Gillon shot 39.4 percent from beyond the arc in his lone season at UALR, and Scott made 39.2 percent of his attempts at Grambling as season ago. If those two can replicate those numbers in Colorado State’s system, things should open up for the Rams’ other scoring options.
Unlike Bejarano, who began his college career at Arizona, Avila made the move to Colorado State from a less successful program at Navy. What also made things difficult for the 6-foot-7 forward is that his year away from competition was spent without the benefit of any kind of structured basketball. Avila didn’t have the benefit of going through the practices and workouts that can be of high value to transfers in 2012-13, and it was during this period that Avila learned more about himself as a person.
“It was awful,” Avila told NBCSports.com. “I think it really taught me the value of self-discipline. I was in the gym and doing what I needed to do, but it isn’t the same as being in workouts and practices. I became more introspective as well, just understanding that things happen for a reason and remaining on track. I don’t wish that [time off] on anybody, but I’m here now.”
Avila and Bejarano were Colorado State’s best rebounders a season ago, leading the way for a team that ranked second in the Mountain West in offensive rebounding percentage (39.4 percent) and third in defensive rebounding percentage (73.1 percent). This year they’ll have more help on the glass, even with Gerson Santo out of eligibility and Jon Octeus having transferred to Purdue. Stanton Kidd, who averaged 14.5 points and 6.9 rebounds per game at North Carolina Central in 2012-13, and Tiel Daniels (7.5 ppg, 3.2 rpg at Southern Illinois in 2012-13) give the Colorado State needed depth and experience in the front court with senior Marcus Holt also looking to factor into the rotation.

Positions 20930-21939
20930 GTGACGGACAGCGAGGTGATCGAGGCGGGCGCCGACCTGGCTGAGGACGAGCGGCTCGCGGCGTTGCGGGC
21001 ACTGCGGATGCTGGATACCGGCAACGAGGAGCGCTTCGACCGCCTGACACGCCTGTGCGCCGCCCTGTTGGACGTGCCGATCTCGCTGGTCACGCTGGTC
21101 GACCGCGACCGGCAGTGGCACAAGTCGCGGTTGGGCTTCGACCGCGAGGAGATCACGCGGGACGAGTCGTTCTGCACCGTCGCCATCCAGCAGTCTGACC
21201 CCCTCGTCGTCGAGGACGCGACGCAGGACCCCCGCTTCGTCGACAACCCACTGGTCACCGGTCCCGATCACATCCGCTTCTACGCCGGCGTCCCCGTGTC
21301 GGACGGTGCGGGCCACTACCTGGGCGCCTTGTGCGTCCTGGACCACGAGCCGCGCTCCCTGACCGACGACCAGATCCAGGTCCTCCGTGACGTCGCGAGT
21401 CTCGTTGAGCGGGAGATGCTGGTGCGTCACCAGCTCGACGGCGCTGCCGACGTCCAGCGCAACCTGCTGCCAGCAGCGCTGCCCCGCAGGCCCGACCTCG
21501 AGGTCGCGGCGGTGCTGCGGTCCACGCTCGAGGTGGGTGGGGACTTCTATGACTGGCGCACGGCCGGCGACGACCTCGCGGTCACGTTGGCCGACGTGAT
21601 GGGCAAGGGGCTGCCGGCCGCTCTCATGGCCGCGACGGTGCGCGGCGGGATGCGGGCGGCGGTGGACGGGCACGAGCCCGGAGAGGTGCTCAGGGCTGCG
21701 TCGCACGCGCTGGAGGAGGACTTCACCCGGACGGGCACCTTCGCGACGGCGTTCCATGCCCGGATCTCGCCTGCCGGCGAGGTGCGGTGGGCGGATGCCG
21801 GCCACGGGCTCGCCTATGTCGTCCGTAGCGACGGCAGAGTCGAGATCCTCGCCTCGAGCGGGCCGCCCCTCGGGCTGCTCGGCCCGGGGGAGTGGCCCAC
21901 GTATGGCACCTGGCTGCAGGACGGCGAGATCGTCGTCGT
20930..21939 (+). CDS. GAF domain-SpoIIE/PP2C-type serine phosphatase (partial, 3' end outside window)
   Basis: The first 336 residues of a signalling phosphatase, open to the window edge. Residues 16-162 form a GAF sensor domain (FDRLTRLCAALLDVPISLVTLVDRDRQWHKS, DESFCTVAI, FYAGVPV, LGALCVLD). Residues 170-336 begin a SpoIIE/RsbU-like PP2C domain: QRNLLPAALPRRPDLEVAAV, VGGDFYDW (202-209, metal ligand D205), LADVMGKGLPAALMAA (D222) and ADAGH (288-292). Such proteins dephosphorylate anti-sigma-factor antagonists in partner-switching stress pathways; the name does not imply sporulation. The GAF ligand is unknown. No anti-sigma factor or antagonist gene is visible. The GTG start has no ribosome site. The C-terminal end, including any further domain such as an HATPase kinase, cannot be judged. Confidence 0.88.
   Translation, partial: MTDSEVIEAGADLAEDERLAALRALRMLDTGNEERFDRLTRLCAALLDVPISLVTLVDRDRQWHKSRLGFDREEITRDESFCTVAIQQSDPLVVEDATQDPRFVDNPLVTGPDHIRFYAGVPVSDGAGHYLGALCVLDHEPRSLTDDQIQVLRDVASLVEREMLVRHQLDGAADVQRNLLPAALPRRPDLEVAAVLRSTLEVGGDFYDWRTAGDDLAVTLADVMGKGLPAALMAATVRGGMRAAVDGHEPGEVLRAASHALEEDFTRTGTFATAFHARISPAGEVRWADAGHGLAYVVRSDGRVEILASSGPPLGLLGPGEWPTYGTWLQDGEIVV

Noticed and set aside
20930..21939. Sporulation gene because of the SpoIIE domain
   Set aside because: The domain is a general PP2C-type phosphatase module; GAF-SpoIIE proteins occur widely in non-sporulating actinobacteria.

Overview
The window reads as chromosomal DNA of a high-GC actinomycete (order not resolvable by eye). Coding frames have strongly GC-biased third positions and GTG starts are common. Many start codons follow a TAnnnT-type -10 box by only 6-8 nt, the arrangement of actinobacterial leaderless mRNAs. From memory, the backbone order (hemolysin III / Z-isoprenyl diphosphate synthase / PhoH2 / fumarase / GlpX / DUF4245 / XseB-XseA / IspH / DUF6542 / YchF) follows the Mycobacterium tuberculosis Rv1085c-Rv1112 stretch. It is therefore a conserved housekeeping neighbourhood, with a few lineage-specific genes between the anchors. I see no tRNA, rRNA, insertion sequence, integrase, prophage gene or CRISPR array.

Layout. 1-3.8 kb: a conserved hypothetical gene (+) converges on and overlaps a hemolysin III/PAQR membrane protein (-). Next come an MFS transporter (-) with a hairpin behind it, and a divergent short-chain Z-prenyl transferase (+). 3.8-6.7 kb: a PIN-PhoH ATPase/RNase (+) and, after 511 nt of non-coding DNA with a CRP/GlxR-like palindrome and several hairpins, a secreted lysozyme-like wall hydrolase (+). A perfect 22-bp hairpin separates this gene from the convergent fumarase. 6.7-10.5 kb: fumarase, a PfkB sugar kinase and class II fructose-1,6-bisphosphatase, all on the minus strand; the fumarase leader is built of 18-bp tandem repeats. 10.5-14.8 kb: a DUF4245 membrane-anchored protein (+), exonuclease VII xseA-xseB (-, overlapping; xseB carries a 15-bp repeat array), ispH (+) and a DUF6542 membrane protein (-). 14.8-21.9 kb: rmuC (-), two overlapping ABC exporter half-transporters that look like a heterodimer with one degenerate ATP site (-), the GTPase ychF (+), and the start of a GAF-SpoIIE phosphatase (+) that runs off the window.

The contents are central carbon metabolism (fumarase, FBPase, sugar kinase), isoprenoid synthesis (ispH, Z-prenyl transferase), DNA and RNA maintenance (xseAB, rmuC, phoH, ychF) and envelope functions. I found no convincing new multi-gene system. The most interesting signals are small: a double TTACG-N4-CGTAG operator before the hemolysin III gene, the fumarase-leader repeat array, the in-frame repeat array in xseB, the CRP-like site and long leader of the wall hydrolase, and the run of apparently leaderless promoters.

Even with last season’s results the formula hasn’t changed at Colorado State, and that’s what gives their surplus of newcomers a good shot at experiencing success. According to both Avila and Bejarano there’s a clear understanding of what’s expected, and for a player looking to get acclimated to a new program and new surroundings that can be invaluable. Colorado State has a total of nine players on its roster who arrived on campus via either another four-year school or a junior college, and balancing such rosters can be tough. However with their two leaders having gone through that experience themselves, Colorado State feels well-equipped to manage that as they look to win a Mountain West title.
“We’re going to have to gel together and we’re going to have to stick together, because we’re going to have some ups and downs and that’s what it’s all about in college basketball,” Bejarano said. “We’re going to be very successful this year and I’m very confident about that, it’s just all about going out there and doing it.
“A lot of people don’t have us winning [the Mountain West], finishing second, third, fifth or wherever, but none of that matters. What matters is [where you’re at] at the end of the season.”